Tip 8: the simplest techniques have infinite possibilities!

Seagull, intaglio collagraph by Laurie Ridling

Wanderer, intaglio collagraph by Laurie Ridling

Collagraphs are often associated with macaroni and string prints – the stuff we did at kindergarten.  But they are so much more than that!

Wolf, relief collagraph by ttlyunpopular

Wolf, relief collagraph by ttlyunpopular

ttlyunpopular of Deviantart.com explained how this was done:

“A lot of the fur on the back was created by cutting grooves into the card at a slight angle on one side and harsh angle on the other. I added some textured squishy wall paper to the hind legs. I stuck a few pieces of card on top like under the chin. Finally I used Shellac to coat the thing and make it waterproof. I also used it thickly to create that brushed texture throughout the print. Then I rolled loads of oil based ink with these rollers you can buy at art store (I was gonna buy one but I had no money :(), pressing down really hard. I put this one through an electric printing press, but I assume you can do it manually, if you applied a lot of pressure, maybe left it for a while.”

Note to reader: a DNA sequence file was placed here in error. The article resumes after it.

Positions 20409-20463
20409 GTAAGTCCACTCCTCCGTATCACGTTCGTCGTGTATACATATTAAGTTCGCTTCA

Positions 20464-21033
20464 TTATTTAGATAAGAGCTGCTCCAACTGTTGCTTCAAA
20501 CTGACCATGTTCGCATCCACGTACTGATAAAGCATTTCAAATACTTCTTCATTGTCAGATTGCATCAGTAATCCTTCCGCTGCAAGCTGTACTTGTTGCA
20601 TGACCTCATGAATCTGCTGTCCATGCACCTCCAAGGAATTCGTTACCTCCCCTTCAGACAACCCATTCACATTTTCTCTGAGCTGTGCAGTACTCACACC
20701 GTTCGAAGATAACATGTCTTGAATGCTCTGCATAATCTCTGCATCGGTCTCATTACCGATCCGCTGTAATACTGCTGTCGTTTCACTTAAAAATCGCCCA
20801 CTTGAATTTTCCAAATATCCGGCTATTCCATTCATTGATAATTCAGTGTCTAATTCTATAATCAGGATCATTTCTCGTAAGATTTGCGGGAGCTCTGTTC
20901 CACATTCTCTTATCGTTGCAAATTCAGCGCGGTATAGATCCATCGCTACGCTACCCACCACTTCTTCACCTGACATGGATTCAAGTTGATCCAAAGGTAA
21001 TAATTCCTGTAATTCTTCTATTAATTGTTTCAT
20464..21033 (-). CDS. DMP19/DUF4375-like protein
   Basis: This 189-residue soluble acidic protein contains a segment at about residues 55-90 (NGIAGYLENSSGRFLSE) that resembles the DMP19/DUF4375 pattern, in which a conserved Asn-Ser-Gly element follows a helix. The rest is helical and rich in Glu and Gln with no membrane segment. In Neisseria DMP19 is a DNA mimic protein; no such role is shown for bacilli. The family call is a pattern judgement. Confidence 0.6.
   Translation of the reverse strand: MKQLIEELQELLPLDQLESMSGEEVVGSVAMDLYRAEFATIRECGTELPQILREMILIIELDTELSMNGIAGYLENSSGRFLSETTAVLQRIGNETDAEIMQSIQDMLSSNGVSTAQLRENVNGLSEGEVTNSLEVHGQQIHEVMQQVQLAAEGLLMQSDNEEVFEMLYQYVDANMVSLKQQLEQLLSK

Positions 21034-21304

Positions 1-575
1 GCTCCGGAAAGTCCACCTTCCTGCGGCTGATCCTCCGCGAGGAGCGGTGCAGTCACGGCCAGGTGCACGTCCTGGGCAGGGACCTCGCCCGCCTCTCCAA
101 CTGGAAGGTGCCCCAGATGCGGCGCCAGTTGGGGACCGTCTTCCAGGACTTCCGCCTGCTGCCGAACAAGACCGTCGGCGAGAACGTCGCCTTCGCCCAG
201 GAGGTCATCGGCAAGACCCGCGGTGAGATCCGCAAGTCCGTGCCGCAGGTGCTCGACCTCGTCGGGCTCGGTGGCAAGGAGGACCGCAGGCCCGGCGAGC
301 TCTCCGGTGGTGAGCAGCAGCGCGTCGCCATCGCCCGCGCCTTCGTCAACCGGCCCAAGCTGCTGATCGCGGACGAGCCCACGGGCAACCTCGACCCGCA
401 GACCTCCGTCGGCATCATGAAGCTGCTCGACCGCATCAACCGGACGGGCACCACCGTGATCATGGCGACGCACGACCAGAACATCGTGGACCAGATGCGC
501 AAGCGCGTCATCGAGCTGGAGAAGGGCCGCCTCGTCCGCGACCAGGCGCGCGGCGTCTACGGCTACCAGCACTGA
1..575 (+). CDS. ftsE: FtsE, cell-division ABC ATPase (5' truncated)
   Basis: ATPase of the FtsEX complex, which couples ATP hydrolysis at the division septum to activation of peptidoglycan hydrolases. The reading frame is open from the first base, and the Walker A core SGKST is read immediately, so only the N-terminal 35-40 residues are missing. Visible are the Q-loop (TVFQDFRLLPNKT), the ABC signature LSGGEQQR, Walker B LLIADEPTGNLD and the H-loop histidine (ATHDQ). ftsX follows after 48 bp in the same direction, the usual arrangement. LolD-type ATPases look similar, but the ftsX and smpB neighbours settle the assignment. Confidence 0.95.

And here are some of the collagraphs produced at a recent workshop I gave at the Hahndorf Academy, by people who’d never done any serious printmaking before.

Snowman collagraph by Bodil Creasey

Snowman collagraph by Bodil Creasey

Apple, relief collagraph by Sarah

Apple, relief collagraph by Sarah

Looking Out, collagraph by Glenda

Looking Out, collagraph by Glenda

The picture at the top by Laurie Ridling is produced by the intaglio method, like an etching, and has to be printed in an etching press, but the materials used for the plate, just like the other collagraphs on this page, are simple: card, textured materials and glue.

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